I remember how powerful it was to learn in one of my trainings that it really only took one person to take the first step to change an unpleasant dynamic between a couple.  That shocked me on two fronts.  First, I was hearing that I had the power to affect change in our relationship even when I felt my partner was behaving badly.  Secondly, I didn’t have to focus on trying to get HIM to be different, I could just change my own behavior.  Suddenly I felt more hopeful.  The ball was in my court and I could focus on growing in the new ways I desired.  This awareness has brought me back from the brink of a disagreement going ballistic many times!  The author of Marriage Rules, Harriet Lerner, says, “Change comes from the bottom-up; you have to do the work because no one else will do it.  Waiting for the other person to change first may spell relationship disaster.”

So it is normal to expect in a long time relationship that there will be times of too much distance, too much blame and anger, times where you get too focused on your partner and too under-focused on how you could “warm” things up.  So if you are wanting more contact with your partner, do the things that will foster a deeper connection.  You can practice the 5 to 1 ratio of praise to criticism—positive interactions to critical ones.  Remember, no one survives in a relationship if they feel more judged than loved and respected.  When two people have been together awhile, it is easy to get lazy and forget to find time to check-in with one another, to have fun, and we give voice to what we don’t like too often.  What if you were to comment on what you love and enjoy about one another?  Try it.  One person begins to say caring comments, it becomes contagious and you just may find your partner freely reciprocating.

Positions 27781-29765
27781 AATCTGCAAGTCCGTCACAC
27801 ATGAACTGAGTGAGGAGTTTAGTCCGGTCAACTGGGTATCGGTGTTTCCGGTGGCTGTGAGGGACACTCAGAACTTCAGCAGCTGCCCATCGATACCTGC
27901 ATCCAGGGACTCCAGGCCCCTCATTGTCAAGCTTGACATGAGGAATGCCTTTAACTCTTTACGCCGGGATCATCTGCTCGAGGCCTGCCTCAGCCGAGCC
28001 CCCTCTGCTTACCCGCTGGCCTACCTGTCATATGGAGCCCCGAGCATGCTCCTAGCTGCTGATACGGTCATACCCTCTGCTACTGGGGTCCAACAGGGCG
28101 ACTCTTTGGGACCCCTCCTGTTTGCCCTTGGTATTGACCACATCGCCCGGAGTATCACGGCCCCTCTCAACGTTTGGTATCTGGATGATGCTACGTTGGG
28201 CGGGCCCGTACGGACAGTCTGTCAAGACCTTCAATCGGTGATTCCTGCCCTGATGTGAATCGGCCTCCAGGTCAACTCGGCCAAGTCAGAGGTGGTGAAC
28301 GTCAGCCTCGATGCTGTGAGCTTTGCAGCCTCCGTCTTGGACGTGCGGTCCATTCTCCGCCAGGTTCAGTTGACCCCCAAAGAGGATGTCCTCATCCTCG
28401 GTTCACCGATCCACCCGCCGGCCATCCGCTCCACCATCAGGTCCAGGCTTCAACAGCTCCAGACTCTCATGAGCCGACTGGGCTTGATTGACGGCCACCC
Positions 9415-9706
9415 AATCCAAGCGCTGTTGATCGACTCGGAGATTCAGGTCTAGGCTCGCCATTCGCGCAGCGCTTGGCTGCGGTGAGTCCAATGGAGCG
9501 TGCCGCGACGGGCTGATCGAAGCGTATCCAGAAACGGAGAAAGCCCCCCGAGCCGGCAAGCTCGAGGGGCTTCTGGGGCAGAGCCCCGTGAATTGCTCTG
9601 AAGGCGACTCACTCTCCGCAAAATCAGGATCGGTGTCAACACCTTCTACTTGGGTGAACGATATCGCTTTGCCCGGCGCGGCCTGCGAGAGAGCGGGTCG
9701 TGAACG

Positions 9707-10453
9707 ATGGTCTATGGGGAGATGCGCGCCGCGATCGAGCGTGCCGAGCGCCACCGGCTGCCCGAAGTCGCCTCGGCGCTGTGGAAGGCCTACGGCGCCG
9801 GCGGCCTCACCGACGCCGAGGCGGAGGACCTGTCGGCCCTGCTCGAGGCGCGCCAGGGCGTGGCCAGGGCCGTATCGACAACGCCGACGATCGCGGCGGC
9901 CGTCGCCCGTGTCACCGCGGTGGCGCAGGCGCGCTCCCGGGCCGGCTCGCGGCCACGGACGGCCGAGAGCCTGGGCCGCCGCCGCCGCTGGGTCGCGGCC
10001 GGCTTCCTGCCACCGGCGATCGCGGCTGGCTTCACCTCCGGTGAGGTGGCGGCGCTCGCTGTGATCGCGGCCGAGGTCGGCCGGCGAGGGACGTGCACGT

Lerner also suggests having “difficult” conversations in a new venue.  She proposes two conversations when there is a hard topic where you share different views and have strong feelings.  Together you agree on a time and a shared desire to practice whole-hearted listening.  So the first person invites the conversation s/he dreads.  Their listening practice will be to stay calm, be curious, minimize defensiveness, and ask questions rather than correct facts.  Then you and your partner take a break for an hour or maybe a whole day to assimilate what was shared.  The second conversation will be started by the partner who listened and s/he will express held differences and may even apologize for their part in the misunderstanding or if something hurtful was said.  The partner who already spoke now has the opportunity to listen fully by being present, open, calm and curious and non-defensive.  It is a wonderful practice to cultivate to get through the inevitable difficult conversations every couple has.

In the “best” marriages, Lerner believes that one partner can be more light-hearted, use humor and be non-reactive.  They choose not to throw fuel on burning embers.  I would add that it is a great practice for each partner to learn to calm down, stay curious, laugh at themselves and accept their mistakes.  But, remember, only one person responding with equanimity can keep the conversation from getting derailed and both parties moving toward more acceptance and closeness.